Dear Barbara, My dad had severe labored breathing, 40 to 50 breaths a minute. I contacted the hospice RN who recommended 5 mg of morphine every hour. I gave it, as she prescribed. Five hours after his doses of morphine his respiratory rate became 8 breaths a minute, 3 breaths a minute, and then his last breath. I feel guilty that giving him the morphine killed him. I worry that I shouldn't have followed the hospice RN's recommendation. I worry that 5 mg x 4 was way more than a lethal dose. I worry I hastened his death. And then I wonder if he didn’t want to leave - which is what I’ve heard about those that do this type of breathing. I wanted him to have a gentle death and it did not appear gentle.
I'm glad you reached out. Here are a couple of things to think about so you can feel more assured that your dad indeed had a gentle death.
40/50 breaths per minute is way too many to be comfortable (even though rapid breathing can be a very normal part of dying).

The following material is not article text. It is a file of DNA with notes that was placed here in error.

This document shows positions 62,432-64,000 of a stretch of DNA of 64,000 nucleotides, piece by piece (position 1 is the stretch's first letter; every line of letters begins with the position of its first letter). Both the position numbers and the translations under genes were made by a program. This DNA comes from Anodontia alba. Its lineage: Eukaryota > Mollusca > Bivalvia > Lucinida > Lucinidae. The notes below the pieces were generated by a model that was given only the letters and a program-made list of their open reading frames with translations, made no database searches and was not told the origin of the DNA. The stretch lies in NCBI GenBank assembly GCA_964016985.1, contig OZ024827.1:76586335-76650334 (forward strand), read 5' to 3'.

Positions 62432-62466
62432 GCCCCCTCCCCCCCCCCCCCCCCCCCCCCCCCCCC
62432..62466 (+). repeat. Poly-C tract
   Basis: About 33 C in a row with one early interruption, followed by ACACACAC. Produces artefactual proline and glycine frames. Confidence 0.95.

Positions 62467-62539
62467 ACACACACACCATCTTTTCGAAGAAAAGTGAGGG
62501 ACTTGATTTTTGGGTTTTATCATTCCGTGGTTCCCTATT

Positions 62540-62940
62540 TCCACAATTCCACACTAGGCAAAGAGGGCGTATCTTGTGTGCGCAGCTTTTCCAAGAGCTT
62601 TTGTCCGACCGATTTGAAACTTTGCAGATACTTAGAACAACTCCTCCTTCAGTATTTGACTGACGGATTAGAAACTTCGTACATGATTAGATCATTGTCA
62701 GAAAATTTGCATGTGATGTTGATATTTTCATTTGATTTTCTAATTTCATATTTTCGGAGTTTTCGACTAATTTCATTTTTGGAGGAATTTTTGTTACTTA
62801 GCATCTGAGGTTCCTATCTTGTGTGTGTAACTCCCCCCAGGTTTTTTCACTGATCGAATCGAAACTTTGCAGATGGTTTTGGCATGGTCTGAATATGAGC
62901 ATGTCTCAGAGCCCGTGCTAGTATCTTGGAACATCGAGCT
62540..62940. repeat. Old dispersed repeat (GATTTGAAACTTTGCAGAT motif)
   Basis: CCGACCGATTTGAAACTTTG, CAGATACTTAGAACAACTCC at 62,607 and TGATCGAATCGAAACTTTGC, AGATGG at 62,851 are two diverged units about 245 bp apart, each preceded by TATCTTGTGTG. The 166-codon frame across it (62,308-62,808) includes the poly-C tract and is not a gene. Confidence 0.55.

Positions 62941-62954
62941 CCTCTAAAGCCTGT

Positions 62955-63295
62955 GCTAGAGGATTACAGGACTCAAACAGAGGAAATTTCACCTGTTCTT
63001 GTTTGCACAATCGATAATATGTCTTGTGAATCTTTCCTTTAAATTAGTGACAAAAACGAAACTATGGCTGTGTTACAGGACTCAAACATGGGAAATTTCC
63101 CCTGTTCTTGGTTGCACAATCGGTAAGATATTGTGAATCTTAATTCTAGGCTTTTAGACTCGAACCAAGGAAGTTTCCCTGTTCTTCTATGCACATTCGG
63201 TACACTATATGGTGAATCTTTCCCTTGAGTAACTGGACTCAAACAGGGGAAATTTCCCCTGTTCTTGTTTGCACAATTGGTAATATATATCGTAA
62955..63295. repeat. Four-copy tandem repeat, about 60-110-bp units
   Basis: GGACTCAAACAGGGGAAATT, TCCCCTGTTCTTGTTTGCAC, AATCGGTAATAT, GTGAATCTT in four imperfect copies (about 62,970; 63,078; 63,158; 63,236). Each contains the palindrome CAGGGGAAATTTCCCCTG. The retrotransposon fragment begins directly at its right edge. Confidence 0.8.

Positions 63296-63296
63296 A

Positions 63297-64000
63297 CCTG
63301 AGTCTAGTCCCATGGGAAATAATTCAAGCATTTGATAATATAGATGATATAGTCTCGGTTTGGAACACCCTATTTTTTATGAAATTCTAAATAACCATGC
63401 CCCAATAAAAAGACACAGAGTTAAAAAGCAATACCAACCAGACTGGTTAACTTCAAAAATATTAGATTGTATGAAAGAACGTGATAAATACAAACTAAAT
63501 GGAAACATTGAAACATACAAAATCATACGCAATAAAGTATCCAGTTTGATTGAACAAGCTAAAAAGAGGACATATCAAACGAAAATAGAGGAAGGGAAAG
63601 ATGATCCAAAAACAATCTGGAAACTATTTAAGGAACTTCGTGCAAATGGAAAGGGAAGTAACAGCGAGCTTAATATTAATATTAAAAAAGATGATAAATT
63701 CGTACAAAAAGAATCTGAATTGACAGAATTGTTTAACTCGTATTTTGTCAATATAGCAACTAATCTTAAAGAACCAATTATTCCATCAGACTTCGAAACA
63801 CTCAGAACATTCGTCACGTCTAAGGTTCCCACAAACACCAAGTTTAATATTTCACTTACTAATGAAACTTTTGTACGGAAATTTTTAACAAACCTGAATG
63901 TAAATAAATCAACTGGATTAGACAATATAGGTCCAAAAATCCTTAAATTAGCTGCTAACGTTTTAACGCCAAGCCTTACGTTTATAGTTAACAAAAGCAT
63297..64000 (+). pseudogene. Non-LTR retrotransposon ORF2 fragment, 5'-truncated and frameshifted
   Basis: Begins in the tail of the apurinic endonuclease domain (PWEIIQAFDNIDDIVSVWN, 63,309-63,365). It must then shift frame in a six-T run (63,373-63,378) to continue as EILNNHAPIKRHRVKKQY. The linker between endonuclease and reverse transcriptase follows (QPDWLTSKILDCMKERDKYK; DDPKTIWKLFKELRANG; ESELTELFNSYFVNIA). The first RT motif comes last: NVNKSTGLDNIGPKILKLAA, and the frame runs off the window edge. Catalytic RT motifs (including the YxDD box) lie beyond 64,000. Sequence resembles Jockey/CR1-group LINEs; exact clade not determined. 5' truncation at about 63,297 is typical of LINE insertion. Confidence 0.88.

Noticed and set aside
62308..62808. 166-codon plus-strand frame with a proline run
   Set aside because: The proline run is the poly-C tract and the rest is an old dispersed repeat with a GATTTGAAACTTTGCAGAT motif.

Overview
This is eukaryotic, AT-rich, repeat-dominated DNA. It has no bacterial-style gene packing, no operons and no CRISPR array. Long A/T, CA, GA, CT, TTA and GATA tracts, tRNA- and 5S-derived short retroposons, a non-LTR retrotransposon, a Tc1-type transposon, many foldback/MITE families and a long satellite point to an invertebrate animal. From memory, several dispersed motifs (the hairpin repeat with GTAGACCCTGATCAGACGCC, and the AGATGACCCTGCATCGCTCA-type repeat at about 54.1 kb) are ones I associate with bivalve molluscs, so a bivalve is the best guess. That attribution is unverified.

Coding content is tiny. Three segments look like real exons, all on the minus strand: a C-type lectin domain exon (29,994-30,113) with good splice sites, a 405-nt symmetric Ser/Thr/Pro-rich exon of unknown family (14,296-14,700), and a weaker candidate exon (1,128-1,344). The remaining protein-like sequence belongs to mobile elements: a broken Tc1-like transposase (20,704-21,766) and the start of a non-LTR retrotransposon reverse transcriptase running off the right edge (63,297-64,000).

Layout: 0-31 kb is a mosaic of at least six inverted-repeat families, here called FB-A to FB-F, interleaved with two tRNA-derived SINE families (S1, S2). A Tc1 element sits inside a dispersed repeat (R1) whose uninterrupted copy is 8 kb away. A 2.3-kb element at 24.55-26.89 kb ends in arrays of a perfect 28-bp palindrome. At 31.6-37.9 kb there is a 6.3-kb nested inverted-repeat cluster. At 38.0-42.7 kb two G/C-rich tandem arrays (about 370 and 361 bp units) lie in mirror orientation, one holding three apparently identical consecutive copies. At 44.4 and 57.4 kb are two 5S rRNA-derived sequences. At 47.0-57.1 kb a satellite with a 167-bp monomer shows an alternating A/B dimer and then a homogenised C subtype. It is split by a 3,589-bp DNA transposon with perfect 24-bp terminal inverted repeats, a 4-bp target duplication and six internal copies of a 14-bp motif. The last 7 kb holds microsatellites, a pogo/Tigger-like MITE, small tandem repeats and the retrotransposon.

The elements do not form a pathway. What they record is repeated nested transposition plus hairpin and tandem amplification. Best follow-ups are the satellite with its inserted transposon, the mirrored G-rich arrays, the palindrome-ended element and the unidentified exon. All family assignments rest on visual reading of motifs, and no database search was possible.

Rapid breathing like your dad was doing is exactly where a small bit of morphine (5 mg is small) helps slow down those 40/50 breaths a minute to a more comfortable range.
Eventually, with or without morphine, his breathing would have gotten slower and slower until it stopped BUT before that happened you made your dad more comfortable.
I have not heard that rapid breathing is a sign that the person does not want to leave. At the point in the dying process (hours to minutes or even days before death) the person is working to release from their body (think of the little chick working to get out of its shell) their job is to get out of their body and it is hard work. We, the watchers, are seeing the struggle and thinking something abnormal is happening. It is not. What we are seeing is work to become free of this cumbersome body.
Nothing bad is happening, sad, but not bad.
Something more about... "I Wanted Dad To Have a Gentle Death, But..."
There are two resources that I encourage you to have when helping families understand pain management for their dying loved one. Pain at End of Life and New Rules For End of Life Care, DVD Kit. The film and the booklet will provide understanding and reduce the fear that comes with what the dying process looks like.